|The Effect of Intraoperative Oxytocin Infusion on Irrigation Fluid Absorption During Hysteroscopic Myomectomy: A Randomized Placebo-Controlled Double-Blind Trial|
|Hojjat Pourfathi1, Simin Atashkhoei1, Bahman Naghipour1, Rasool Hesam Amini1, Leila Kafshdooz1,2|
|1Department of Anesthesiology, Faculty of Medicine, Tabriz University of Medical Sciences, Tabriz, Iran
2Department of Animal Biology, Faculty of Natural Sciences, the University of Tabriz, Tabriz, Iran
IJWHR 2022; 10: 148-155
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Keywords : Hysteroscopy, Myomectomy, Irrigation fluid, Infusion, Oxytocin
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Objectives: One of the most prevalent benign tumors in women is uterine leiomyoma. Large quantities of fluid absorbed during myomectomy may cause serious problems such as volume overload and hyponatremia. The aim was to see how intraoperative oxytocin infusion affected irrigation fluid absorption in individuals having hysteroscopic myomectomy.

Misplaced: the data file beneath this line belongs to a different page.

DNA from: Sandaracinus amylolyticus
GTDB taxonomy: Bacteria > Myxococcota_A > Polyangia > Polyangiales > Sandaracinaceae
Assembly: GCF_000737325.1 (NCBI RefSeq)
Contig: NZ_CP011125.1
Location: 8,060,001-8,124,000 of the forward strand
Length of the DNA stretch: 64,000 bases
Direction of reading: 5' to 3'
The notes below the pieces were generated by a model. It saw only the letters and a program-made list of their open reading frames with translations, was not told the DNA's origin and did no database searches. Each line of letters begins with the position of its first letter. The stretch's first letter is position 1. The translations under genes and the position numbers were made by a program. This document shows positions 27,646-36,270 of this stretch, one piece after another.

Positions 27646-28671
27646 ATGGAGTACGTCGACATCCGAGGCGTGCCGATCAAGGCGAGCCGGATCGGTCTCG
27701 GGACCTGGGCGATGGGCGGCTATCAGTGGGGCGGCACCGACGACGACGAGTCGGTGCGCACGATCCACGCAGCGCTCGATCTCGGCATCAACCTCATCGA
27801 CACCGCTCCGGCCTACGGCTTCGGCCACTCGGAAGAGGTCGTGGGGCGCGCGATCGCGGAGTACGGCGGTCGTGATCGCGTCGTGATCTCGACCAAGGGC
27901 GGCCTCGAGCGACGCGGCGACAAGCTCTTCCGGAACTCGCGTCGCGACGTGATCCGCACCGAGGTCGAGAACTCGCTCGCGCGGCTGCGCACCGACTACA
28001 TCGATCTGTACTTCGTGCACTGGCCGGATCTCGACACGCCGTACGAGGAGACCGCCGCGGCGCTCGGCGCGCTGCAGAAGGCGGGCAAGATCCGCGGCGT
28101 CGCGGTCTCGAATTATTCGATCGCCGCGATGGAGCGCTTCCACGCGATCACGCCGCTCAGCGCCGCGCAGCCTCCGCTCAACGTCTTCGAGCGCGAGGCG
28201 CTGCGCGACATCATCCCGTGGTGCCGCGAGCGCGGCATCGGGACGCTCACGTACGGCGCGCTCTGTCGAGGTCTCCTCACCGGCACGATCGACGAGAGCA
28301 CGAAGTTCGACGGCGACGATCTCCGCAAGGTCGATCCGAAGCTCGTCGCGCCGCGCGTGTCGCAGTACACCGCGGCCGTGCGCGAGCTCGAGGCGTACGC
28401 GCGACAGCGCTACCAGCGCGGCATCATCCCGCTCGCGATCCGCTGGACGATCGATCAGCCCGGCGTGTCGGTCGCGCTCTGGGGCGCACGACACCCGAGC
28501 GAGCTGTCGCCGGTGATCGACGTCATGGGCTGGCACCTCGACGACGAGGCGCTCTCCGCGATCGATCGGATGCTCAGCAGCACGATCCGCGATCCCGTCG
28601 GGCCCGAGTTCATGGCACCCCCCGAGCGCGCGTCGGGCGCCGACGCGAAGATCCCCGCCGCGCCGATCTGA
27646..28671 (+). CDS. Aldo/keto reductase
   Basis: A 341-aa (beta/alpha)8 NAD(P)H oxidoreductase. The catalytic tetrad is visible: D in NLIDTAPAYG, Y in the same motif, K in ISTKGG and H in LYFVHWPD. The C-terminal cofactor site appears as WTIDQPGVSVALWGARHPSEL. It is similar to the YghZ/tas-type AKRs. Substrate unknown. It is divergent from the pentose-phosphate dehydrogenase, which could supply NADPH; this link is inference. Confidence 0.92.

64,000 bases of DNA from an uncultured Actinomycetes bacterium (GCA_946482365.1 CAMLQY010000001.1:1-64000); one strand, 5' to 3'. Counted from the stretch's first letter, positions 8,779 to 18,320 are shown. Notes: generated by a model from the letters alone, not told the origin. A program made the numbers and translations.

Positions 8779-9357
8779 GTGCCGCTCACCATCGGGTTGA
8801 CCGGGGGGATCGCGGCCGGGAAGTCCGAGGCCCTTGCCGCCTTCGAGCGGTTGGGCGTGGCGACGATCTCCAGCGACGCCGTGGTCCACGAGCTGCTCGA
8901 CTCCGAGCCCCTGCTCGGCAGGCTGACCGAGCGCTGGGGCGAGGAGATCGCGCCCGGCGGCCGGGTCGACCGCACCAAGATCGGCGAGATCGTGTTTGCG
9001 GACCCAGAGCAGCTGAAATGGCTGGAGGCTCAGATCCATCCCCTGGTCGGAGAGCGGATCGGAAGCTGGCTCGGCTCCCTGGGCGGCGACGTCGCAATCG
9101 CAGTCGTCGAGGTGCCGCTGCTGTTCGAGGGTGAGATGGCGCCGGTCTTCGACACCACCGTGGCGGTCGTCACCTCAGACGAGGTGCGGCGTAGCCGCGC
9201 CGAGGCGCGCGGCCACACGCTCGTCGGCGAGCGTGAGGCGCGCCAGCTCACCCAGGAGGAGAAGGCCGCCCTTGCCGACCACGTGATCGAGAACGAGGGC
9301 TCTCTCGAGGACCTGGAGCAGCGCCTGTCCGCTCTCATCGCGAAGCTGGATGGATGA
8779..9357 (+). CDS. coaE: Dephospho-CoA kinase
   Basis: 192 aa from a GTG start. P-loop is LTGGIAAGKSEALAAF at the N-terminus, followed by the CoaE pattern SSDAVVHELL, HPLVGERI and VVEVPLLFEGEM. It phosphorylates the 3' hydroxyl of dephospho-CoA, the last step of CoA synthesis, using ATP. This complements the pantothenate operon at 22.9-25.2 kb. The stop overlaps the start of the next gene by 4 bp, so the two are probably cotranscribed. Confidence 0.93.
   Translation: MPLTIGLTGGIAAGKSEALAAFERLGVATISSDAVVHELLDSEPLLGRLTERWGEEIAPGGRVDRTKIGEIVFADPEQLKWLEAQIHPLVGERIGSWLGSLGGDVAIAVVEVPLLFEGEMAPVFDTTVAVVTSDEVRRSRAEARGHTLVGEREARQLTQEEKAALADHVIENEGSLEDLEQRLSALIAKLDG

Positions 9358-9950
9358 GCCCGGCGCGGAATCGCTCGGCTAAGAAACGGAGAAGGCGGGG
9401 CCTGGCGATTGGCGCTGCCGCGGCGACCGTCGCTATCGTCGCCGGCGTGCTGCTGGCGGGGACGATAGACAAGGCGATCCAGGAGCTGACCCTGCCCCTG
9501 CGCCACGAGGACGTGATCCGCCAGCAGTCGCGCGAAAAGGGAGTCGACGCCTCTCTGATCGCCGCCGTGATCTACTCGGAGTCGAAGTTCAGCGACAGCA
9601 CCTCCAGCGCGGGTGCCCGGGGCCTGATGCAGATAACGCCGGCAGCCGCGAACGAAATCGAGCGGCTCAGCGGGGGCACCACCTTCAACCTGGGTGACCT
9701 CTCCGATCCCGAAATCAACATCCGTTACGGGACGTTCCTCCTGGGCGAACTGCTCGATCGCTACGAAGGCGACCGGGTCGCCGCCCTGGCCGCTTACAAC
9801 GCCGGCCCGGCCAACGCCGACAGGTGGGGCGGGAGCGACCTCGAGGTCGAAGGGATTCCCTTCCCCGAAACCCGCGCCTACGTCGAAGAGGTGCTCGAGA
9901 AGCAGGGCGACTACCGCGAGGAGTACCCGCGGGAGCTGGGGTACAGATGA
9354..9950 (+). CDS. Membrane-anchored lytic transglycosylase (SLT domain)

Materials and Methods: 50 women between 25-45 years who underwent hysteroscopic myomectomy and had an American Society of Anesthesiologists class I or II were evaluated in this randomized, double-blind clinical trial study. A 250 mL ringer solution containing 15 units of oxytocin was administered at a 125 mL/h in the oxytocin group (group S). In contrast, the placebo group (group P) received 1.5 mL of normal saline in the same amount of Ringer solution. Intraoperative hemodynamic alterations, fluid deficit, decreased hemoglobin, hematocrit, sodium, and albumin levels from baseline, complications, and the incidence of toxicity with the administered solutions were assessed intraoperative and 24 hours later.
Results: Group S had considerably reduced irrigation fluid volume (P = 0.021) and volume deficit (P = 0.001). The frequency of hypotension in individuals receiving oxytocin did not differ significantly from the placebo group (P = 0.26). In group S, serum hematocrit (P = 0.036) and sodium (P = 0.026) were decreased significantly.
Conclusions: Intraoperative oxytocin infusion during hysteroscopic myomectomy may be associated with reduced irrigation fluid absorption and the problems that come with it. As a result, this approach might decrease the risks associated with high amounts of irrigation fluid being absorbed during hysteroscopic myomectomy.
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